The deeper parts of both the Anadarko and Arkoma basins should furnish significant new reserves from Pennsylvanian and pre-Pennsylvanian strata. The Hugo- ton embayment should furnish new reserves from Permian, Pennsylvanian, and Mississippian rocks. Structural traps will be of primary importance, initially, in the deep Anadarko basin. Stratigraphic traps will be important in the Arkoma basin and the Hugoton embayment.
Figures & Tables
The geology of the entire United States, including the continental shelf and slope, was studied by petroleum geologists to determine its petroleum potential. Prospective areas of the 11 regions were assessed qualitatively and, usually, quantitatively.
The prospective basinal area covers approximately 3.2 million sq mi (statute; 8.3 million sq km) and contains approximately 6 million cu mi (25 million cu km) of sedimentary rock above basement or 30,000 ft (9,144 m). Other less prospective areas are, in the aggregate, large.
The prospective area has not been explored adequately. Many high-potential areas are indicated by the geology and extent of exploration, particularly in parts of Alaska, California, Colorado, Louisiana, Mississippi, Montana, New Mexico, North Dakota, Oklahoma, Texas, Utah, and Wyoming, and in parts of the offshore of Alaska, California, Louisiana, and Texas. The prospective Atlantic, Florida, and Alaska continental shelves, and the entire continental slope, barely have been touched by drilling, and other prospective areas and depths on land and the continental shelf remain largely unexplored.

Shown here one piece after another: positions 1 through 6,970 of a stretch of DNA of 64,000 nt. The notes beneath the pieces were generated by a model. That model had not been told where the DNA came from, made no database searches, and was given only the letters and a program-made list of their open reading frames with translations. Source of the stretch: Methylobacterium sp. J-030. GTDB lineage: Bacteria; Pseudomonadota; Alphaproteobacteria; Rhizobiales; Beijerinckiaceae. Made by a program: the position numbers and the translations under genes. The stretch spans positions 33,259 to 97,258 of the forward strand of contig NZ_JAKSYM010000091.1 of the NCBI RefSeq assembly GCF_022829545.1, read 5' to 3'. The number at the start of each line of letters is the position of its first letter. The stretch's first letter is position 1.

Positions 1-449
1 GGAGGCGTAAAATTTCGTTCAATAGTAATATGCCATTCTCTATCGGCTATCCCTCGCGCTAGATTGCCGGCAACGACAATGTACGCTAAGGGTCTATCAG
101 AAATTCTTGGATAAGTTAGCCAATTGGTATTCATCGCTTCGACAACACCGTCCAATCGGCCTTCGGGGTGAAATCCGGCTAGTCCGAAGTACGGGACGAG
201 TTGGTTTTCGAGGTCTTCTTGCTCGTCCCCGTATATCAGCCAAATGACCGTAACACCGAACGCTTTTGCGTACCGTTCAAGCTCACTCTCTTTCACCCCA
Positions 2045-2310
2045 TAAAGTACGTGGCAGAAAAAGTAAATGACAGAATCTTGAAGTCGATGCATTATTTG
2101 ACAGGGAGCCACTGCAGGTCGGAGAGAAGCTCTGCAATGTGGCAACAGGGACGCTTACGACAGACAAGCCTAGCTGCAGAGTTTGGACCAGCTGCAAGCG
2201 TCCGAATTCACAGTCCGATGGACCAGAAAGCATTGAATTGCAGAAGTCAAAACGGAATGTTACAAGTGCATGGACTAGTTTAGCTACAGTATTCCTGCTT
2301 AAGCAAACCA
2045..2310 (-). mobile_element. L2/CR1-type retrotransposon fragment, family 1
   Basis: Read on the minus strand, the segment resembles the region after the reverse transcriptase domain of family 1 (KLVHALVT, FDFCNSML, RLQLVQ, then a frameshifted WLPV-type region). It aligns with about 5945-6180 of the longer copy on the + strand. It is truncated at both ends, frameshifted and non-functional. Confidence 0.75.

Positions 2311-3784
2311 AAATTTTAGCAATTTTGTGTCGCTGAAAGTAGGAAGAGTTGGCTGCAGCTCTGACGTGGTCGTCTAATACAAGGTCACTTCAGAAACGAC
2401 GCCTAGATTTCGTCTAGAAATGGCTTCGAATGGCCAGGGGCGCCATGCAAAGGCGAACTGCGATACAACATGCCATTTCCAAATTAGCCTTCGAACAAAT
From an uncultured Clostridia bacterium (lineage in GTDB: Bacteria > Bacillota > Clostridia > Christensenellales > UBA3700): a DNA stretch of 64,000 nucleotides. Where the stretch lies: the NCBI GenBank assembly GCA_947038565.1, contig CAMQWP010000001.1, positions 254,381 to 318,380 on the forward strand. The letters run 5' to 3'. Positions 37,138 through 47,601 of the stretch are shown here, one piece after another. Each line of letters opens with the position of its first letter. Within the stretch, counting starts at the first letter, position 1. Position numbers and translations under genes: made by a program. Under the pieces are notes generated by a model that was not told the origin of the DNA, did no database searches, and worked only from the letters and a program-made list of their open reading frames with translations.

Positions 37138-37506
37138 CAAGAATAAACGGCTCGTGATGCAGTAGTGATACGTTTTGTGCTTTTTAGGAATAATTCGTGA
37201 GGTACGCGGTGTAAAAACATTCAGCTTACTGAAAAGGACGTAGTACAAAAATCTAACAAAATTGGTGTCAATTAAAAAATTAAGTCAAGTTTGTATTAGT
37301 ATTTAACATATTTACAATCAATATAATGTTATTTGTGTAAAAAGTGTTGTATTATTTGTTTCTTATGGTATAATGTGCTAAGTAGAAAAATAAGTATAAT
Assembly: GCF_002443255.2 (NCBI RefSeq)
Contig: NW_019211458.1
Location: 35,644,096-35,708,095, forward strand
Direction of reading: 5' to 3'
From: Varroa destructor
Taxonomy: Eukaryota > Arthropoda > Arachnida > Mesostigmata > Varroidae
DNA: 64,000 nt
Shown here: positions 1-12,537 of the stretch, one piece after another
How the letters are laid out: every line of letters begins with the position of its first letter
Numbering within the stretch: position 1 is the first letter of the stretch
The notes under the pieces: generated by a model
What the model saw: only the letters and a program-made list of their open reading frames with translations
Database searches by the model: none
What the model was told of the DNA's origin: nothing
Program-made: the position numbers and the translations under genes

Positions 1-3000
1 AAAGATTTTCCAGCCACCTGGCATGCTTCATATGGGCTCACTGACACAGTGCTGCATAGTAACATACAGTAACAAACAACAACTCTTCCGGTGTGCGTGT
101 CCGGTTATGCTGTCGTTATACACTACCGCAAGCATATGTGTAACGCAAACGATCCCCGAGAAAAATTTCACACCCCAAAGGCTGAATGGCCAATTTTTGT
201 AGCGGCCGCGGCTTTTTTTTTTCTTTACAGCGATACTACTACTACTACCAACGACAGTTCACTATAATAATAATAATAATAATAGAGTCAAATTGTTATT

Estimates of potential crude oil reserves of the basinal area only, exclusive of known reserves, range from 227 to 436 billion bbl of original oil in place. The potential probably exceeds the mean of 332 billion bbl. Approximately 32 percent of the oil in place would be recoverable at known rates of recovery. Ultimately, the rate of recovery may reach 60 percent.
Estimates of potential natural gas reserves exclusive of known reserves range from 595 to 1,227 trillion cu ft of recoverable natural gas. The gas potential also probably exceeds the mean of 911 trillion cu ft.
The ultimate petroleum potential of the United States, including known reserves, may exceed 432 billion bbl of crude oil, 1,543 trillion cu ft of natural gas, and 49 billion bbl of natural gas liquids.
Finding and developing the large petroleum potential will require a great amount of drilling because a significant percentage of the visualized undiscovered crude oil and natural gas is in stratigraphic traps, combination stratigraphic and structural traps, reefs, and complex structural situations. Estimates of future domestic demand call for accelerated exploration. To the extent that policies of industry and government militate against accelerated exploration, particularly drilling, a high percentage of the petroleum resources of the United States will not be reduced to possession.